After 1872 frequent floods caused the channel of the Missouri River to move to the Washington side of the bottom, so that the Augusta landing was eventually a mile from town.  At the same time the road into town was being improved.  Houses and stores began moving up on the bluff as waterfront business dried up.  On the east end of town the “Uptown Store” (now Stone Ledge Antiques) was built across from the Grumke saloon at the “Sharp Corner” of Locust and Lower.  Mr. Grumke also opened an ice house to keep his beer cold.  On the west side of town on Walnut Street is the Tiemann General Store. This all-purpose enterprise encompassed groceries, clothing, farm equipment, a Singer sewing machine franchise, a savings and loan and life insurance.  On Lower Street is the Limberg Hotel (Red Brick Inn), which advertised for “drummers,” traveling salesmen who presumably drummed up business.

Across the street was the home and office of Dr. Gerling, whose records showed prescriptions costing 15 – 45 cents.  But people mostly made their own medicines.  Tea made from sassafras roots purified blood. Camellia blossoms with whiskey was used for crying babies. A half-full bottle of blackberries filled with whiskey was good for diarrhea, wild cherries with whiskey for fever and vermouth for stomach ache were among the cures used.  Balsam in whiskey worked on bee stings; camphor and whiskey was the prescription for arthritis. Whiskey was only $1 a gallon, so it was used for everything.  (Hermann Knoernschild)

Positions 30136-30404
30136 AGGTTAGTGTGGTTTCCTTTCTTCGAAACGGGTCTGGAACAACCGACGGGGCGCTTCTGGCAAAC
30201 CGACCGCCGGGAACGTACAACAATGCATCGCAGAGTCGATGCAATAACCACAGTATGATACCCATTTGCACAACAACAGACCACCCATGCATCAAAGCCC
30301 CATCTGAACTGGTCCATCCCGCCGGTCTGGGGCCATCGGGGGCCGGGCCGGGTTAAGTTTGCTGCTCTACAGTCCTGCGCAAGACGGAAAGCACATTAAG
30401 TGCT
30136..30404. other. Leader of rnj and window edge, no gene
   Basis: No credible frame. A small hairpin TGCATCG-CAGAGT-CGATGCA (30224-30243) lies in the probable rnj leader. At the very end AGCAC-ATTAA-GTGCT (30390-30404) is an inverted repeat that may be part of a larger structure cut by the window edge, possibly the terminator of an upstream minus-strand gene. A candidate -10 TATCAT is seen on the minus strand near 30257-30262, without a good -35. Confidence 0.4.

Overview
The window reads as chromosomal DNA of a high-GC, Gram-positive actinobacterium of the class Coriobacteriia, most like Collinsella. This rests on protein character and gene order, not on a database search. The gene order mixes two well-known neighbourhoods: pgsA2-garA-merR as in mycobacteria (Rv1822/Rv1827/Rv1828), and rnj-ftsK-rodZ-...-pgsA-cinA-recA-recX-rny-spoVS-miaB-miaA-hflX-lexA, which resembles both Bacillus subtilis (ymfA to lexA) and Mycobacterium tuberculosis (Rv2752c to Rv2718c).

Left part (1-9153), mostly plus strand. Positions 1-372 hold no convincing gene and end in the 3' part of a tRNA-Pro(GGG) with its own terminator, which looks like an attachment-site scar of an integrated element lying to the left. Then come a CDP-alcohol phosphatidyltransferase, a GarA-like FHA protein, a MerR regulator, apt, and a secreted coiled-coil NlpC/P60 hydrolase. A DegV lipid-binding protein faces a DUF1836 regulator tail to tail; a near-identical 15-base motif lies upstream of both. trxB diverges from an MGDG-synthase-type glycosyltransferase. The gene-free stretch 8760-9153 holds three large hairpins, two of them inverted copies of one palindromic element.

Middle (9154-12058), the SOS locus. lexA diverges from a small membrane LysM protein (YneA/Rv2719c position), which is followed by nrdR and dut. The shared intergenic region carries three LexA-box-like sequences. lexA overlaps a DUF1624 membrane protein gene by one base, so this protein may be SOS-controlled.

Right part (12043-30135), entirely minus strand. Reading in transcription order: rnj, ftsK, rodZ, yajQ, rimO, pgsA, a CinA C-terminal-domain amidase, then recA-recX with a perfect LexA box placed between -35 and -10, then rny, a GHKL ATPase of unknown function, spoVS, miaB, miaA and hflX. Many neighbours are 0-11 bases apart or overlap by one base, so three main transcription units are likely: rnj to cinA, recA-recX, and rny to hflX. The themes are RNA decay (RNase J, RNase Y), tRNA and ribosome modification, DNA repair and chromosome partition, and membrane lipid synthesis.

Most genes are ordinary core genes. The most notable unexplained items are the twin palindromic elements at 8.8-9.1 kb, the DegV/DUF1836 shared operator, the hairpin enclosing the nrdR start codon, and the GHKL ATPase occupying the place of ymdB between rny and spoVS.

Along Walnut Street are many homes on the National Register, built in what is called the “architectural district.”


By the 1860’s every vacant lot in Augusta was planted in grapes.  Every farm had a vineyard.  People made their own wine and often sold some of it.  There are said to be 12 wine cellars below older houses in Augusta.

In 1867 a cooperative, the Augusta Wine Company, was founded.  Membership was open to grape growers who cultivated at least 1500 grape vines and delivered the grapes for communal wine making.  A three-story brick wine hall was constructed in the center of town.  By 1876 the company shipped 20,000 gallons of wine.  The wine company did well for a number of years until an employee fled after embezzling a large sum of money.  The cooperative disbanded in 1884 and members sold their grapes to Stone Hill Winery in Hermann.